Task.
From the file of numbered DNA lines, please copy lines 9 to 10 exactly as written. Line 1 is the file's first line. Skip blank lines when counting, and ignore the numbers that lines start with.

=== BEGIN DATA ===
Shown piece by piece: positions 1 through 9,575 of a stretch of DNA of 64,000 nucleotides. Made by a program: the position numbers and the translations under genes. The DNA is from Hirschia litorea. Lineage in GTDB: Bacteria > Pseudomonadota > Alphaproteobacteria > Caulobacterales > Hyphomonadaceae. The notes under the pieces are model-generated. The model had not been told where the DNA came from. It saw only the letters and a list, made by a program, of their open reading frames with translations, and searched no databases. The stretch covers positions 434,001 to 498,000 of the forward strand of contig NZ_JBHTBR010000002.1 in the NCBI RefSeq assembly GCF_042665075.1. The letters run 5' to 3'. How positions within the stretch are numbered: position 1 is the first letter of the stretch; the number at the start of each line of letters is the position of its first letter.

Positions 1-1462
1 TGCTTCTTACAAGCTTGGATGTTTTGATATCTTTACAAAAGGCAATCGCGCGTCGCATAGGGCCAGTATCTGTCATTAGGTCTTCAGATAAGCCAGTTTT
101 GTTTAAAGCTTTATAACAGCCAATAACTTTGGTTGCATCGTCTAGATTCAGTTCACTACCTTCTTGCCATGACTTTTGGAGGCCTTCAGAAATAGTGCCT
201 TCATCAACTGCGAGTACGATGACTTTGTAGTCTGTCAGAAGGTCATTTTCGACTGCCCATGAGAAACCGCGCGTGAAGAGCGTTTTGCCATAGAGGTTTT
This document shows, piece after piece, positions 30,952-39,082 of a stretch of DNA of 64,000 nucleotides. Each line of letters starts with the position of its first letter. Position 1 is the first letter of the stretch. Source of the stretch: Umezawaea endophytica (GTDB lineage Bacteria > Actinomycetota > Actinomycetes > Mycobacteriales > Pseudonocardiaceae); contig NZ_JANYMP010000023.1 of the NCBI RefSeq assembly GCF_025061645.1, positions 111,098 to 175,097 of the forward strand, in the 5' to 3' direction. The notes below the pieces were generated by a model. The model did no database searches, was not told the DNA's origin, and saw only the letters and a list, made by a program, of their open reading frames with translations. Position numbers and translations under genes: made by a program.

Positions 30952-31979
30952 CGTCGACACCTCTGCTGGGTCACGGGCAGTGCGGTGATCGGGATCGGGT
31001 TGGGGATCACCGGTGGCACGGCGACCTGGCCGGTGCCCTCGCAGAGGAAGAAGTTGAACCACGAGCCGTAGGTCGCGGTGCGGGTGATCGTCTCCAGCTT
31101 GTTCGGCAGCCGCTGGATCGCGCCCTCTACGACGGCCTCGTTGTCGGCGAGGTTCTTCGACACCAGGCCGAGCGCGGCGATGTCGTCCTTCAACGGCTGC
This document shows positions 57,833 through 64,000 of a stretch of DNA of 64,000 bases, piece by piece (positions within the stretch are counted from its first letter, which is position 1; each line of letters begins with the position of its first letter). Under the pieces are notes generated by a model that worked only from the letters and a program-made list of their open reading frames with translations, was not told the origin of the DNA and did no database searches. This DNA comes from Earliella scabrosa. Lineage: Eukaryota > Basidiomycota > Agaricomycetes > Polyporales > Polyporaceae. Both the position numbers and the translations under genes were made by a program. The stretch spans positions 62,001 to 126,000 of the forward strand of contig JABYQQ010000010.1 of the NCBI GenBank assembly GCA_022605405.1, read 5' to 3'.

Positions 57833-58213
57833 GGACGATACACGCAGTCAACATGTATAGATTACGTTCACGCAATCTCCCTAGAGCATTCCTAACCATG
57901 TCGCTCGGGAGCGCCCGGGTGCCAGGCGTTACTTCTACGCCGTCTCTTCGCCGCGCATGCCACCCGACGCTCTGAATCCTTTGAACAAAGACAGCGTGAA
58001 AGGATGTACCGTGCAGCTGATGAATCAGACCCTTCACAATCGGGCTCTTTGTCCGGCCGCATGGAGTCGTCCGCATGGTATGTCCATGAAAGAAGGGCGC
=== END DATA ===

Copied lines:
31001 TGGGGATCACCGGTGGCACGGCGACCTGGCCGGTGCCCTCGCAGAGGAAGAAGTTGAACCACGAGCCGTAGGTCGCGGTGCGGGTGATCGTCTCCAGCTT
31101 GTTCGGCAGCCGCTGGATCGCGCCCTCTACGACGGCCTCGTTGTCGGCGAGGTTCTTCGACACCAGGCCGAGCGCGGCGATGTCGTCCTTCAACGGCTGC